Catholic Diocese of Spokane, Washington
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Bishop Cupich honored by Rapid City Catholic Social Services Board
Story and photo by Laurie Hallstrom
(From the November 21, 2013 edition of the Inland Register)
Bishop Cupich was honored with the Founder’s Award from Catholic Social Services in the Diocese of Rapid City, S.D. (IR photo)
The Rapid City Diocese’s Catholic Social Services (CSS) Board of Directors held its Annual Meeting Sept. 20 in Rapid City. S.D.
In addition to recapping fiscal year 2012/2013 service statistics, the 2013 Founder’s Award was presented to Bishop Blase Cupich, who served as the Bishop of Rapid City from 1998-2010.
The Founder’s Award is given to people, communities or organizations that exemplify the spirit of the CSS founder, Msgr. William O’Connell.
The Rapid City Diocese’s Chancellor, Margaret Simonson, pointed out that the annual meeting honoring Bishop Cupich was on the eve of the 15th anniversary of his episcopal ordination.
“Bishop Cupich knew that in order to help the poor and underprivileged, it would be necessary to ensure the financial stability of CSS so it would continue to operate programs and then increase outreach to the far corners of the diocese,” said Simonson.
She said he encouraged the CSS board members to pursue additional grant sources to support programs and to expand fundraising activities. Bishop Cupich also convinced CSS Executive Director Jim Kinyon to have the annual Palm Sunday Brunch underwritten by sponsors and, instead of selling tickets, ask for freewill donations.
“Bishop Cupich engaged nationally-known speakers at no expense to CSS, which increased attendance,” said Simonson.
The bishop also hosted a reception for the speaker and event sponsors at his home.
According to Simonson, to further raise money for CSS, the bishop participated in the Propagation of the Faith program whereby members of the clergy preach outside the diocese in order to appeal for donations. He instituted an annual Ash Wednesday collection to benefit CSS as well.
Simonson also said that the Hispanic community benefited greatly by Bishop Cupich having a diocesan priest trained to offer Spanish Masses, reconciliation and sacramental preparation.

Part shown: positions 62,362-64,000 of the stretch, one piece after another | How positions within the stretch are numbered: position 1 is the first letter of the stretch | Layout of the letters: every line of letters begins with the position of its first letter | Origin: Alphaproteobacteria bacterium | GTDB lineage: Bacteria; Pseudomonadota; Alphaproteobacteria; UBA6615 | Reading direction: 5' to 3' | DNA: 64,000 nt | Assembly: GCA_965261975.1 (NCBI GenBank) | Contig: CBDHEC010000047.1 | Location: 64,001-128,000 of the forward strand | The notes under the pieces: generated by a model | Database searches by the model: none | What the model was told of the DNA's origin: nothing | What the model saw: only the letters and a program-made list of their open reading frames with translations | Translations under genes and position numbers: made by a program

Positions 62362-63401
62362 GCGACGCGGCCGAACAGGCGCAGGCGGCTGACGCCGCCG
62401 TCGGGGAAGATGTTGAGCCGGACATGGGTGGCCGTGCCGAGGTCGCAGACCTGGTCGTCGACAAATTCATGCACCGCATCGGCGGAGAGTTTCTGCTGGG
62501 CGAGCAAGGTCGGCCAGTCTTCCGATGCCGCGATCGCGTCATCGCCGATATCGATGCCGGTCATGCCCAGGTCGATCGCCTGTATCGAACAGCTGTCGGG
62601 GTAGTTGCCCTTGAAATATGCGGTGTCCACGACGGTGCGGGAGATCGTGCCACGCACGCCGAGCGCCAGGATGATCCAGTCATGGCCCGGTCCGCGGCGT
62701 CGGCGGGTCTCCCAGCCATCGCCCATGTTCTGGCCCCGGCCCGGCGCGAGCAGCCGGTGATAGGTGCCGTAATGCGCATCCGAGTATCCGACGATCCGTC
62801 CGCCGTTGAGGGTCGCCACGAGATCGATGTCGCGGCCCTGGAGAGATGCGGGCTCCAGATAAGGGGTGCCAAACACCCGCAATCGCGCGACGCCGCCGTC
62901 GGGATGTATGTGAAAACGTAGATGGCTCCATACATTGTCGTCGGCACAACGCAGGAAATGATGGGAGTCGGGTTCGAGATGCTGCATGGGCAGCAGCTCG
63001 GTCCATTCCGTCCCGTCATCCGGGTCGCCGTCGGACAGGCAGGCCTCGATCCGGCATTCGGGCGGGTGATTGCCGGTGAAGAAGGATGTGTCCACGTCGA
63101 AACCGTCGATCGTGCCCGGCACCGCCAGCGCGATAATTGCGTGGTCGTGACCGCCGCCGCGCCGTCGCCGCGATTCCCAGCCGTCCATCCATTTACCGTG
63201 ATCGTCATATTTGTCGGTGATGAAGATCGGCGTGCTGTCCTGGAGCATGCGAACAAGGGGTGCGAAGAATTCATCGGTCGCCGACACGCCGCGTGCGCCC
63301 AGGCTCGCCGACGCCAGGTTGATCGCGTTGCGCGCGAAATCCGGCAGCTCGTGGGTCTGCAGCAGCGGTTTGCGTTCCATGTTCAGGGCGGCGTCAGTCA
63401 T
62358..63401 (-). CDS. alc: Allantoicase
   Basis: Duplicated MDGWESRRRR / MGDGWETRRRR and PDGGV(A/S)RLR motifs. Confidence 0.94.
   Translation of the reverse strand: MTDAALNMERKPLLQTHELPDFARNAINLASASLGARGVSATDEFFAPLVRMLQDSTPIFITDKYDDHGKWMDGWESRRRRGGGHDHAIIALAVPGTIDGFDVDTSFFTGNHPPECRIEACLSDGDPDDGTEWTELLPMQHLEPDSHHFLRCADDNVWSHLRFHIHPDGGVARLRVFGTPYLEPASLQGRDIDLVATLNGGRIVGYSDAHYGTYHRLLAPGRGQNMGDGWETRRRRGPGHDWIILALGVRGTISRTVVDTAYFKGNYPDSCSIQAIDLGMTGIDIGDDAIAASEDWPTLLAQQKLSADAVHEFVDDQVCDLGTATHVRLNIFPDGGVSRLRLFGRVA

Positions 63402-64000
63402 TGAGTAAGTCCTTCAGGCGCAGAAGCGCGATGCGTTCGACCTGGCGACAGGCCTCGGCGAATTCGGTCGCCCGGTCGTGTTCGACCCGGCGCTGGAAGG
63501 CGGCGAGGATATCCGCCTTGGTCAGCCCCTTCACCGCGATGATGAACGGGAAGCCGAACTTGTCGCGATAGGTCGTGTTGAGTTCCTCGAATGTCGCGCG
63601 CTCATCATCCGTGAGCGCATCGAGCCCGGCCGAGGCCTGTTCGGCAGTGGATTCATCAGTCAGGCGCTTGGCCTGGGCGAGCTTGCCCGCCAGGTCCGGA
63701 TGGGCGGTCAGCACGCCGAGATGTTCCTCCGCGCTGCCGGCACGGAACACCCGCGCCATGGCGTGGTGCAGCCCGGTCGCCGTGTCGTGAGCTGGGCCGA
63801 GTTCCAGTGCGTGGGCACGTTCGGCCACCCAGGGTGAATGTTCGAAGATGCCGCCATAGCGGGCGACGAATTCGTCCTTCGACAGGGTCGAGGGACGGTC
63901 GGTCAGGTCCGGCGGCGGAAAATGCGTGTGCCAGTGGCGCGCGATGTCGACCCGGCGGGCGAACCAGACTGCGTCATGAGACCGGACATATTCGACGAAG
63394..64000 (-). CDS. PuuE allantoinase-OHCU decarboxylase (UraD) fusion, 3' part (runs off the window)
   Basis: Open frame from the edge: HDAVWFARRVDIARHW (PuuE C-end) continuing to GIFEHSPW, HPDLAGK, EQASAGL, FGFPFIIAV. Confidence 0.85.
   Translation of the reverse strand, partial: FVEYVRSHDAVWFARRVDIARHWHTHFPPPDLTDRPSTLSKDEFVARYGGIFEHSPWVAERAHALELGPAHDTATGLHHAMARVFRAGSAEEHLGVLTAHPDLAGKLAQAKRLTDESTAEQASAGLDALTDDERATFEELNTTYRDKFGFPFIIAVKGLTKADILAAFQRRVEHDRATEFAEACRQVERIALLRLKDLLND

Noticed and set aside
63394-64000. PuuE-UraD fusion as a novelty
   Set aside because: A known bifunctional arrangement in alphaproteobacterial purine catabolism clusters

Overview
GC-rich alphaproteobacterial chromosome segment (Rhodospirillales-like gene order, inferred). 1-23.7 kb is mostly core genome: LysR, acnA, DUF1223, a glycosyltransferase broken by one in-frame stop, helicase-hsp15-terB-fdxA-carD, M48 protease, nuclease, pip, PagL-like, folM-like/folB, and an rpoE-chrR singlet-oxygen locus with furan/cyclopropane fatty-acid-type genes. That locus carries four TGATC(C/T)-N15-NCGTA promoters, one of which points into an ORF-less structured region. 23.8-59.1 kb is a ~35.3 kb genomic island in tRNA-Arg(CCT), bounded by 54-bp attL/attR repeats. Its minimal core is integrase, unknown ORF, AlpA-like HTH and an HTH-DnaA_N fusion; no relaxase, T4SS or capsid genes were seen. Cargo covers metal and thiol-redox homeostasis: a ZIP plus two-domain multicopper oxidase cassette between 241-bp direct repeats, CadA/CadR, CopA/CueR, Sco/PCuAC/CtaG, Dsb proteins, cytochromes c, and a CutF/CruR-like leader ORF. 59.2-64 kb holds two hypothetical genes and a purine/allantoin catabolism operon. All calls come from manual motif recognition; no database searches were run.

Tom Fritz, a friend of the bishop, spoke next. He recalled the bishop’s effort to build the Casa Maria Priests Retirement Home in Piedmont, and then the conversion of the St. Martin Monastery and school – St. Martin Academy, Rapid City – into Terra Sancta, a spirituality center.
“I represented the Benedictine Sisters when they wanted to sell St. Martin,” said Fritz. “Several of them wanted to sell to the diocese because they thought that was part of their mission.” Although it came at a time of economic downturn, Bishop Cupich formed a fundraising committee to purchase and renovate the facility.
“When people see what they’ve done – the grade school that’s operating out there – it’s just a crown jewel. It takes my breath away to see all those little kids ... getting an education in that building.”
Fritz then commented on the conversion of the monastery convent into a retreat center, which is very busy: “I was out there the other night. The fireplace was going and people were visiting. It’s absolutely phenomenal in my mind.”
The concluding speaker on behalf of Bishop Cupich was Barb Honeycutt, superintendent of Catholic schools for the Rapid City Catholic School System.
“Your years as our bishop were a time of great blessing for the schools,” she said. “The schools were encouraged to establish their own foundation. The $4.1 million endowment for excellence in education set the stage for financial stability. It offers capital revenue in the areas of staff benefits, facilities, and tuition assistance.”
The support, she said, paved the way for the RCCSS to be the first non-public school in South Dakota to be awarded the seal of district accreditation. Honeycutt said, “St. Elizabeth Seton School at Terra Sancta is not only doing well, it is thriving,” with 359 children this year, 73 of whom are in preschool.
The award for Bishop Cupich was presented by Board President Stephanie Hurd and (founder) Msgr. William O’Connell. The bishop was also given a Jon Crane watercolor print of the Immaculate Conception Chapel and the former CSS building on Fifth St.
After receiving the plaque, Bishop Cupich addressed the audience of 300 people.
“I am motivated to take on this honor; just maybe I can be inspired as I see this in my office. I can remember the kind of shepherd I need to be, to remember (Msgr. O’Connell) is a man who has given his life, who has inspired us in so many different ways and continues to inspire me.
“That is why I asked the priests and the people of this diocese, early on, to make their Lent shaped like bookends with Catholic Social Services – Ash Wednesday at the beginning of Lent and towards the end, Palm Sunday Brunch.”
At the end of the ceremony, Bishop Robert Gruss, the present bishop of Rapid City, congratulated Bishop Cupich.
“I appreciate all you’ve done for the diocese … it has been a joy these past two years for me to be here, to follow in your footsteps. Thank you.”
(Hallstrom is editor of the West River Catholic, the newspaper of the Diocese of Rapid City, where this article and photo originally appeared. Reprinted by permission of West River Catholic, Diocese of Rapid City, S.D.)
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